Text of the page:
Posted February. 17, 2017 07:09,
Updated February. 17, 2017 07:15
This was what Ichiro Suzuki (44·Miami Marlins·pictured) said at an interview before the 2006 World Baseball Classic. Motivated by this bold comment, ironically, Korea did beat Japan several times afterwards. However, the remarks show how confident he was. He could say so because he was in his prime time both physically and mentally.
More than 10 years have passed since then, but Ichiro is still relevant. Recently, the Japanese hitter was listed as second oldest man among the currently active players in the Major League Baseball. Born on October 22, 1973, Ichiro was second only to the Braves pitcher Bartolo Colon (born on May 24, 1973). Aged 43 this year, Choi Yeong-pil of Kia Tigers and Hitoki Iwase of Chunichi Dragons are currently the oldest player on active squad respectively in Korea and Japan. This makes Ichiro the oldest baseball fielder who is still active in the entire world.
The form got a bit rusty. Starting as a member of the Seattle Mariners in 2001, Ichiro pulled off more than 200 hits every year for 10 consecutive years since his MLB debut, but his performance has been on the decline since 2011. Resourceful enough to double as defender or runner, Ichiro is still proving himself valuable as the “Fourth Outfielder.” Last year, he appeared in 143 games, boasting the batting average at 0.291, with one homer, 22 RBIs, and 10 stolen bases.
His carefulness to stay away from injury borders on obsession. He never sits on the comfy couch typically prepared in the locker room because he thinks sitting there is bad for his back. Instead, he sits on his own hard chair. He never uses stairs when in shoes with spikes on because they can be slippery. Repeating the same routines throughout the day for the past 25 years (9 years in Japan, 16 years in the U.S.), he never sustained any critical injury. “As a person, I am not sure. But as a baseball player, I cannot but admire Ichiro,” says Choo Shin-soo (35·Texas Rangers), a Korean MLB player who once played for the Mariners with Ichiro.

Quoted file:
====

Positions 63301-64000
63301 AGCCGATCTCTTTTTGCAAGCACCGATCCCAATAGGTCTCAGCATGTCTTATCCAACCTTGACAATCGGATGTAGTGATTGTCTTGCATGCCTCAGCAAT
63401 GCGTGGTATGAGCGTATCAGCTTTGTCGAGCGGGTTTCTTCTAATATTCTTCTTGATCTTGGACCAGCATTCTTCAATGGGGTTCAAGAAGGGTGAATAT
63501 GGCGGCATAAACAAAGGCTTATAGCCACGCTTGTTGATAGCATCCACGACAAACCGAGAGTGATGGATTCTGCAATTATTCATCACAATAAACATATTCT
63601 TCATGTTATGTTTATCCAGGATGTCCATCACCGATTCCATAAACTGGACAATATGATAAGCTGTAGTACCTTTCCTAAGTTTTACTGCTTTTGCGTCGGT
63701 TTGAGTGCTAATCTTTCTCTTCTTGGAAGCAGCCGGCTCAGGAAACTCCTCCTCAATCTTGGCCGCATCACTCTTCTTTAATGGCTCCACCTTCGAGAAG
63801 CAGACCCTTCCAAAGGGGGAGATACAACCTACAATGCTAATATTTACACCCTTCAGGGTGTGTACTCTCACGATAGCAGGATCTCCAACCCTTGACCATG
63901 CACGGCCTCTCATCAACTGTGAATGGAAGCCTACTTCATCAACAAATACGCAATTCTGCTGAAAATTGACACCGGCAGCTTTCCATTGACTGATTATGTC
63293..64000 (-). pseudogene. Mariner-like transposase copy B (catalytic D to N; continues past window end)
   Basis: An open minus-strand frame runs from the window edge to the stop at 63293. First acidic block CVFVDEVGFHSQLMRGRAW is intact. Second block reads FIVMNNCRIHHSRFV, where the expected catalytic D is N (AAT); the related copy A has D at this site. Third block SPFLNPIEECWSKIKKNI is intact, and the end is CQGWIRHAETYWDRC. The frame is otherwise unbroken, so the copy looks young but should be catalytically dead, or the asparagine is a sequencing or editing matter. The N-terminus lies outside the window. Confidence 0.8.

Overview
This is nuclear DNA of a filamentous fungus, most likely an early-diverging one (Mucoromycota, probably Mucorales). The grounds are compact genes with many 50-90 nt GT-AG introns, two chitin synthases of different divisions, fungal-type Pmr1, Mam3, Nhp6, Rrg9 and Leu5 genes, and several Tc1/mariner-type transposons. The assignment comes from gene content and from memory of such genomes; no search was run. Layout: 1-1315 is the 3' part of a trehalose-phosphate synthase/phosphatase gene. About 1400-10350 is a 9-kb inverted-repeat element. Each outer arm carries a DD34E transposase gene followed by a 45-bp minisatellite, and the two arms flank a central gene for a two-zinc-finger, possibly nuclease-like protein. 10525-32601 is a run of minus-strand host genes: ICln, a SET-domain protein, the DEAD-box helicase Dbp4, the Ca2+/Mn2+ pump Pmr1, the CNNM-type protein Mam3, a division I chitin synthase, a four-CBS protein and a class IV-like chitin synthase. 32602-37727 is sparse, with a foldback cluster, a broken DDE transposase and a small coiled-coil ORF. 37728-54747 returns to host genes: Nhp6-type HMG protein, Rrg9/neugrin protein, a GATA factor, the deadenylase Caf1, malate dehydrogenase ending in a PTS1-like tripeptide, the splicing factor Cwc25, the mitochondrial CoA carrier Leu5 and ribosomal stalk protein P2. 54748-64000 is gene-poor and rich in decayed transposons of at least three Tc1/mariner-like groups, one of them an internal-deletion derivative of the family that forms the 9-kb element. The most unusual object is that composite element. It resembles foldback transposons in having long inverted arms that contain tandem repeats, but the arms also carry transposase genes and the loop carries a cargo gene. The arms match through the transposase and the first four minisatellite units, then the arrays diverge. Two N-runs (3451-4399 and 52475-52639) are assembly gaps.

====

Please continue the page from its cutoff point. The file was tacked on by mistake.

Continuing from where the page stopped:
Having surpassed the milestone of 3,000 hits (his current record at 3,030), Ichiro has already secured a berth in the Hall of Fame. Combined with his stint in the Japanese league, Ichiro has managed a whopping 4,308 hits so far. No one knows when he will retire. The Miami Marlins is planning to extend his contract by 2018. Perhaps, we could see him breaking the record of Julio Franco (formerly New York Mets), who retired at the age of 49, and rewriting history as the oldest baseball fielder.